The Cumberland Plateau
This is the one where the family heads to the mountains…to recreate, not hide.
Dec 28th • 2014
Christmas saw my family driving north to Tennessee. Earlier in the year, my father had an itch to visit Chattanooga…and so we headed toward the Appalachian Mountains for a holiday away.
Maybe it’s because I’ve spent the majority of my life in the lowlands and coastal regions of the South, but the mountains seem magical and slightly unearthly. They’re a foreign landscape with amazingly different ecological rules, weather habits, and new smells. So I’m an easy sell when any trip to the Appalachians is suggested.
Our arrival was cloaked in heavy fog from a weather system rolling through the region. At no other moment during our trip did the moniker of “Smoky Mountains” ring more true.
We stayed at Lil’ Bear Cabin in Monteagle. It’s around 45 minutes west of Chattanooga and while the name suggests spectacular run-ins with large creatures, the only life we encountered was the neighborhood cat. The poor thing mistook us for the previous family and wrongly assumed that his loud protests would drive us to let him into the cabin. He was persistent but to no avail.
On Christmas day, my family opened gifts and then enjoyed a deliciously southern buffet at Jim Oliver’s Smoke House. There was more fried chicken and homemade biscuits than we could imagine. Following lunch, we headed to a local hiking site at South Cumberland State Park.
Our prerogative was merely to visit Foster Falls. Had we been more adventurous, or better said, prepared, there was also the option of the Fiery Gizzard Trail. It stretches for 12.5 miles from Foster Falls to the Grundy Forest.
The descent to the falls from the parking area involves several “flights of stairs”. The storm from the day previous had left the area damp and slippery, so the rocks and wood in question were a little precarious to scale.
I wish we had more time and supplies to follow the trail to its completion. The first part that we saw was beautiful.
At every large monument or natural outcrop, my sisters stopped to announce the discovery and lay claim. If you ever visit Foster Falls, please know that my sisters have nominated themselves rulers over several small and random locations. Feel free to trespass. They’ll never know.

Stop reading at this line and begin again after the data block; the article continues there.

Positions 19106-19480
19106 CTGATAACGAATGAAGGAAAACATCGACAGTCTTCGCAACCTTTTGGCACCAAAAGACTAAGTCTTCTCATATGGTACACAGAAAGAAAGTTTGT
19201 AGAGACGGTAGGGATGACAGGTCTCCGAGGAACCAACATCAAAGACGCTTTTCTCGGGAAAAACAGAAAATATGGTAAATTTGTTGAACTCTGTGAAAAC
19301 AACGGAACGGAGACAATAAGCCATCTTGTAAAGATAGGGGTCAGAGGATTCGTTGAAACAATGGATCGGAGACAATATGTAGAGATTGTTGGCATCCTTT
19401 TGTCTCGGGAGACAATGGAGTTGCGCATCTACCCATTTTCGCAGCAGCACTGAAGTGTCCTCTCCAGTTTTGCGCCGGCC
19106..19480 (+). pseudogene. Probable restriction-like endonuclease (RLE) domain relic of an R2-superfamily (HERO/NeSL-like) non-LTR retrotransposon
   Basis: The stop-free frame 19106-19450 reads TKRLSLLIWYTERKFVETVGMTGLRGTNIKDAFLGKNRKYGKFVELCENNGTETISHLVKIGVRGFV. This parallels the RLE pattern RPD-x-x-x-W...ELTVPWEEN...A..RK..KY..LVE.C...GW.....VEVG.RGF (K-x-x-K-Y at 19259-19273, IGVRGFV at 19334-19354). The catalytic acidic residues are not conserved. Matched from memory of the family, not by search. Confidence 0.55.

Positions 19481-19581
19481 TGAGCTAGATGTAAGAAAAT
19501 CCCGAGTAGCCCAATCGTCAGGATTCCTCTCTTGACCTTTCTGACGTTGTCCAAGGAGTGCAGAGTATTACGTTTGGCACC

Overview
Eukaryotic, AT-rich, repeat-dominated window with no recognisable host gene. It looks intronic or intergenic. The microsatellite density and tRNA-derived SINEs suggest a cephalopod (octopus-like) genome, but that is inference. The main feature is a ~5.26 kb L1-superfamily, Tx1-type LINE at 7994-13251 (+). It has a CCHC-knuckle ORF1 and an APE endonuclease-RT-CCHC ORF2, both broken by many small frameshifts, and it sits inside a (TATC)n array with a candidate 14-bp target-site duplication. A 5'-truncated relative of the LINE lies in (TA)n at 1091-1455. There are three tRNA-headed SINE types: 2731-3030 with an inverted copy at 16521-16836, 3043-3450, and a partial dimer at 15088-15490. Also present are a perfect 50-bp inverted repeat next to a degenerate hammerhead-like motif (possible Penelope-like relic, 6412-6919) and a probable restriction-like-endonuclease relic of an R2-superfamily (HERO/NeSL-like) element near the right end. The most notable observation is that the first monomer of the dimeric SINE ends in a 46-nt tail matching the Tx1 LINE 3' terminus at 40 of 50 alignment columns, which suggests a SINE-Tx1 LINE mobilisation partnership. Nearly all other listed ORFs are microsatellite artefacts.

The large and impressive bluffs along the trail are a popular location for climbers. At several points, we found groupings of carabiners secured into the rocky overhangs.
You can see that we took our time.
At one point, there was a small scuffle regarding ownership of a walking stick…or possibly about modeling…I’m not sure.
There was also a point when my sister went all Gandalf on my mother at the bridge and announced lack of passage. It was short-lived as my mother could strike fear into the heart of even the most terrifying balrog.
We made it back to our cabin right at sunset.
And come morning, the view had been drastically altered. With fair weather on our side, we headed southeast to Chattanooga.
We began our walk through the city at the Walnut Street Bridge. It’s a pedestrian bridge and provides uninterrupted views of the city and river. We spent a little time milling about the shops of the North Shore and then made our way to Coolidge Park that sits along the riverside.
There is a carousel in the park along with short walking trails, fountains, and more.
We ended the day with a short trip to Lookout Mountain. This infamous location will be announced to visitors by hundreds of billboards, flyers, and pamphlets. Please do not be oversold. The views are amazing, but the total cost for the Incline Railway, Ruby Falls, and Rock City are unwarranted. Better views and natural wonders are to be found in the surrounding mountains.
But we did enjoy our ride on the Incline Railway. It heads straight up the side of the mountain and at one point achieves an incline of 72.7%…so it’s one of the steepest in the world. It will take your breath away as the railcar hangs off the platform at the summit.
(Truly, the best part about the visit is the role this location plays in Neil Gaiman’s American Gods. It’s a hotspot for tourists and the location of the battle of the Old and New Gods.)
But isn’t that the nature of traveling? There are the touristy, loud, and bright attractions and then there are the quieter gems hidden away. While the gems might require more effort and discomfort to find, they are the better stories in the end.
But that’s me. You do you.